3. When I listen to your music, Michael Nyman and Louis Andriessen sometimes come to mind as kindred spirits to yours. Were you influenced by them, and are there other artists, musical and otherwise, who have had a strong influence on you? And has living in Holland influenced your music?

The maybe surprising answer is: I hardly listened to the music of these two men, although I love the music of Nyman that is co-written with Purcell; Memorial, for example, is a great piece. That doesn't mean that there are no influences. As I said, as young man I was addicted to the first four albums of Oldfield and was into Pink Floyd in the ‘70s and Peter Gabriel in the ‘80s.

During my music studies I came across the music of another Dutch composer, Ton de Leeuw. His ideas about cyclic pitch-length structures had a profound impact on me. I guess I share some musical DNA with Philip Glass also. What I learned from his music is that voice-leading is extremely important.

4. I'm guessing that you're very well known in Holland, but I'm also guessing that it's not easy to achieve a similar level of visibility in North America. Is establishing a high profile outside of Holland something you're focusing on and how are you going about doing so?

A few weeks ago I read that on sites like Beatport 20,000 new tracks are uploaded per week. It's primarily dance music and DJ stuff, but it does indicate the overwhelming amount of music being produced. It isn't easy to get your voice heard abroad, but things are changing slowly. In August there was a ballet premiere set to my music in NYC, choreographed by Claudia Schreier and danced by members of the New York City Ballet and the American Ballet Theatre. In January the American record label Belarca released the CD Rhythm of Silence featuring Erika Tazawa playing my "Theme from Wiek." In February there was a new ballet premiere in New York, again by Claudia, and in April there's a gig with the American premiere of my piece Motion in Atlanta.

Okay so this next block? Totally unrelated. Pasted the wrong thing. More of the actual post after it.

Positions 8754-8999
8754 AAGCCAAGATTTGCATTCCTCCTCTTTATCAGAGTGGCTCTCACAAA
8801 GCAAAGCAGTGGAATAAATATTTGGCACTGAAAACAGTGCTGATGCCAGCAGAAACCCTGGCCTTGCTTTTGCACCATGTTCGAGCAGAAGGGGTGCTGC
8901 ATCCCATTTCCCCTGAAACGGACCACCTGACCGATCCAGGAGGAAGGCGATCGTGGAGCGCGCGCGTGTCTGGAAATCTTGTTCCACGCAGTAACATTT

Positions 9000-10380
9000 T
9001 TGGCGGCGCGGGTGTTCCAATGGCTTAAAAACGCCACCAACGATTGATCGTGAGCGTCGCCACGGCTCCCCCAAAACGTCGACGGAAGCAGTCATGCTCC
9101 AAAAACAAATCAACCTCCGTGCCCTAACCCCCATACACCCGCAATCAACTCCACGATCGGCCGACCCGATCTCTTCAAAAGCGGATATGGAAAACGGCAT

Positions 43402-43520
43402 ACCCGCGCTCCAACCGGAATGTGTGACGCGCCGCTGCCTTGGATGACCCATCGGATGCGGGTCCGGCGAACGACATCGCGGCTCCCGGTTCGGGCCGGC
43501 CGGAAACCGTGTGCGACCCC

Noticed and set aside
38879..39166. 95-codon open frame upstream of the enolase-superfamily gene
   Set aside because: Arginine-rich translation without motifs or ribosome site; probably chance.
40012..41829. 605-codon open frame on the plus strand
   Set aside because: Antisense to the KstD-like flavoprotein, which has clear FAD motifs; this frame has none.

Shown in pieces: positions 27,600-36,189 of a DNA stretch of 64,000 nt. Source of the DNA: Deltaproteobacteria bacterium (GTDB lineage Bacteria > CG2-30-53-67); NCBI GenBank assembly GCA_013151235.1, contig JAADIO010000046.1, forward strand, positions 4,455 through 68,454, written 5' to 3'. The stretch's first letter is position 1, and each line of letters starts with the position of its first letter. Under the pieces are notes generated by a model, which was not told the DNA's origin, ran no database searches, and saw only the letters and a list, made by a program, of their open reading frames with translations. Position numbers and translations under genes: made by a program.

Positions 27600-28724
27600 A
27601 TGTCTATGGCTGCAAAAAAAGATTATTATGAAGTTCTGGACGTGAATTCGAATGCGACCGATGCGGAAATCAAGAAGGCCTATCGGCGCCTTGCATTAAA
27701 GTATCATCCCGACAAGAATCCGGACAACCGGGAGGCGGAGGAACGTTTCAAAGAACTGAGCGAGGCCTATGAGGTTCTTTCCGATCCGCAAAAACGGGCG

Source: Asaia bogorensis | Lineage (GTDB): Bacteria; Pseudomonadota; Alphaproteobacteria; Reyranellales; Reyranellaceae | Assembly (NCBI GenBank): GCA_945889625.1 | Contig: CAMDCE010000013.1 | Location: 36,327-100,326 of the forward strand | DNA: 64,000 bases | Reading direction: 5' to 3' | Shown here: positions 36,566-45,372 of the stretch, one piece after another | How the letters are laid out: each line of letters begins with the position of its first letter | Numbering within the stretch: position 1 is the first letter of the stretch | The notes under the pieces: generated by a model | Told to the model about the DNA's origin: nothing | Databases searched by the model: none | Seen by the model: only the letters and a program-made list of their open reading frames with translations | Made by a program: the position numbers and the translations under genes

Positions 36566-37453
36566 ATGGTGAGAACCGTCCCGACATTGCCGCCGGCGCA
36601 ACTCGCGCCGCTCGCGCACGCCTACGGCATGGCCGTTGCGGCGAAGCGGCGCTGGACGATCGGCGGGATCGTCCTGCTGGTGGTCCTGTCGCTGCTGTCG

Last summer I launched a site with a new out-of-the-box kind of distribution model: Give Music, Get Music. Visitors are rewarded with exclusive music if they offer some other music to friends. Plus there's a free album for everyone! Ideas like these help my visibility as composer grow.

5. I noticed that you included releases by Sparks and Mike Oldfield on the ‘My Musical Favourites' page at your site. In a similar spirit, your ‘Maximal Music,' as you call it, doesn't discriminate between classical, pop, minimalism, and other genres. To what do you attribute this open-minded sensibility?

To be precise, there's a statement on my homepage that my music is a mix of minimal, rock, and baroque. What these genres do have in common is rhythm, a most-of-the-time ongoing stream of eighth notes (quavers). In baroque music this is called (with a German word) Fortspinnung.

I like rhythm and like repetition. I like going around in musical circles, which I suppose belongs to an anti-Romantic attitude. On the whole I hardly listen to the music of the nineteenth century with all those breathless composers chasing new horizons.